The Bell Witch legend of Adams, Tennessee is one of America’s most haunting ghost stories. Well-known horror films like The Blair Witch Project, The Bell Witch Haunting, and An American Haunting are all based on her story—and the family she haunted.
As the events took place nearly 200 years ago, every account tells the tale a bit differently. What is known, though, is that in 1804, John Bell and his wife bought over 300 acres of land in northern Tennessee, settling down to what they thought would be an idyllic farming life. This region eventually grew into the town of Adams. Yet at the time of the Bell family’s arrival, it was a remote rural area in the northwest corner of Robertson County, due north of Nashville.
For 13 years the family lived peacefully, adding a few children to the household. Then, in 1817, eerie things began happening. First, strange animals showed up—like a half-dog, half-rabbit creature. Then, there were unexplainable sounds: pounding upon the doors and walls, heavy stones thumping upon the floors, chains rattling throughout the home. The eerie episodes soon turned sinister—hair was pulled, noses were pinched, and arms and legs were bruised from ghostly kicks and slaps. An angry voice echoed, one that seemed to hate John Bell and, oddly, his little daughter, Betsy.
The Bells were terrified. After a year of enduring the paranormal activity, they finally broke their silence to a neighbor couple, Mr. and Mrs. James Johnson. The Johnsons agreed to spend the night at the Bell household, where they experienced the same eerie events. It was agreed that more people should be told, and an investigation commenced.
Word spread of the Bell family ghost. People came from all around to see the site for themselves—no small feat in the mid-1800s. One such visitor was future American president Andrew Jackson, who traveled from his home of Nashville with a group of men to witness this “Bell Witch.” On their way to the property, their carriage unexpectedly stopped—the horses could no longer pull it. Perplexed but not deterred, the men reportedly walked the rest of the way (though other versions have them fleeing in fear after the carriage incident). Upon arrival, Jackson and company experienced the same physical and verbal abuse that the Bell Witch had been doling out.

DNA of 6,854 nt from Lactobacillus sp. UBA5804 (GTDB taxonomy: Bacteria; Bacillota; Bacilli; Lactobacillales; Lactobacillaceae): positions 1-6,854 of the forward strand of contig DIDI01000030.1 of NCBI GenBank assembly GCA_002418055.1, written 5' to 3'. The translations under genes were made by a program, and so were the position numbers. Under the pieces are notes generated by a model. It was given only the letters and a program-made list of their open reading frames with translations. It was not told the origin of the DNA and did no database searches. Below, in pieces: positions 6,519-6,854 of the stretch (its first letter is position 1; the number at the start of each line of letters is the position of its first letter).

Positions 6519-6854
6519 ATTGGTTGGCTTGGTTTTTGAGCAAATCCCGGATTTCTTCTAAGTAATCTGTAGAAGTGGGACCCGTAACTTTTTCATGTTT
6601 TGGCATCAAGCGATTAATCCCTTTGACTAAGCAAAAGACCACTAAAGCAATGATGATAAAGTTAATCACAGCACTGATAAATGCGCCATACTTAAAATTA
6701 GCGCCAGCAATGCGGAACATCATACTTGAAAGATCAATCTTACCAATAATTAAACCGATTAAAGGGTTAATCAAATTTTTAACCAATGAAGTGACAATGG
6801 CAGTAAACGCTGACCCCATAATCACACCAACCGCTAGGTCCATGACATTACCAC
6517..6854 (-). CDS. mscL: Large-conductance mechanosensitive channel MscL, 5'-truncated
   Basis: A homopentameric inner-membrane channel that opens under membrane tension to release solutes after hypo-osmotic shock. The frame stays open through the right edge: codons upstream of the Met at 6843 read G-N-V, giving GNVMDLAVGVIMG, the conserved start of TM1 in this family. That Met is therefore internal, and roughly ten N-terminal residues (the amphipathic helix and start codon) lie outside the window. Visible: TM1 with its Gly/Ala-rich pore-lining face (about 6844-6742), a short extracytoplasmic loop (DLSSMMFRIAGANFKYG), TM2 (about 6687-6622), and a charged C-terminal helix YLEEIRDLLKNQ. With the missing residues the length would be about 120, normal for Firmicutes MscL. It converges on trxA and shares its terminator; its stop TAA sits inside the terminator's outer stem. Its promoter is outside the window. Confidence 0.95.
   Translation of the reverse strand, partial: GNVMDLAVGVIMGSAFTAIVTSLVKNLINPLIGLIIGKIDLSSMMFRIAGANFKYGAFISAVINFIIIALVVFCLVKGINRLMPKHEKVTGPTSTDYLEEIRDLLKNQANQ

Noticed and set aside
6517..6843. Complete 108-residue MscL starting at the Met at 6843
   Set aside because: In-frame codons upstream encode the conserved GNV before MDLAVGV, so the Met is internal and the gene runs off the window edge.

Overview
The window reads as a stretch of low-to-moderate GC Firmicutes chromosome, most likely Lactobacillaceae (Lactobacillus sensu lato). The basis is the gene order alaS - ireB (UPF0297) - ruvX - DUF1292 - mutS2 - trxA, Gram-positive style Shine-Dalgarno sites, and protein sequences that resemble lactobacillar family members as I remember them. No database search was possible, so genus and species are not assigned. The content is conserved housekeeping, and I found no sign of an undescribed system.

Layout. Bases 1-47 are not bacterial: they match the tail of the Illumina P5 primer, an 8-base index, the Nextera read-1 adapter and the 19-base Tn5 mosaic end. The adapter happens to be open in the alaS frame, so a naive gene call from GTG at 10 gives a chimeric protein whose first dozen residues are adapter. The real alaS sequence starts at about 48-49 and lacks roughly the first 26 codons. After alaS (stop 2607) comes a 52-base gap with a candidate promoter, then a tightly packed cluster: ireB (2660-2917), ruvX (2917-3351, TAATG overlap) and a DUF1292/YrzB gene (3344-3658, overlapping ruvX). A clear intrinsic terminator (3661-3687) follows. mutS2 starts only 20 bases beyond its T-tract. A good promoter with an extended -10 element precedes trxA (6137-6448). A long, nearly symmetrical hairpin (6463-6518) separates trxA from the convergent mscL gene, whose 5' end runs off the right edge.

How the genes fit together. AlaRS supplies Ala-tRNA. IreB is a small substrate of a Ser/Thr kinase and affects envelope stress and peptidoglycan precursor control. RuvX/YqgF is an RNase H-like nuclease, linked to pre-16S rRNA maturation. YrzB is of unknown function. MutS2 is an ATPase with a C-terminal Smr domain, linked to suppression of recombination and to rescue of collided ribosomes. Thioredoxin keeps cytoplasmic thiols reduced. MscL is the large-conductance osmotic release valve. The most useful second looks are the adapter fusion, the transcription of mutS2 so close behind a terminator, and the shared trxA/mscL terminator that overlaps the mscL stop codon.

The Bell Witch haunting continued for four more years. Many believe the ghost was that of Kate Batts, a disgruntled former neighbor of the Bell family who was certain John had cheated her in his land purchase. Some even say that on her deathbed, she swore to haunt the family from beyond the grave.
In 1821, after John Bell’s passing, the haunting calmed. Then, after scaring off young Betsy Bell’s suitor, the presence of the Bell Witch dissipated completely—though the spirit announced she would return in seven years. Sure enough, in 1828, John Bell Jr. claimed that the Bell Witch materialized in his home, revealing his past and future. He said that she promised to return once more, and this time it would not be for 107 years.
Whether the ghost made good on her promise in 1935 is hard to say. No record of an encounter exists from Bell family descendants.
In either case, the Bell Witch continues to haunt the town of Adams, Tennessee. Ghost hunters who visit today can peer into a life-size replica of the Bell Family homestead, take a tour of the Bell Witch Cave, or snap a photo of a memorial plaque honoring the spooky all-American legend.
Illustrated images from the Tennessee State Library and Archives and M.V. Ingram’s “An Authenticated History of the Famous Bell Witch: The Wonder of the 19th Century, and Unexplained Phenomenon of the Christian Era” (1894); Photo: Michael / Flickr
by Brent Monahan [St. Martin's Griffin]
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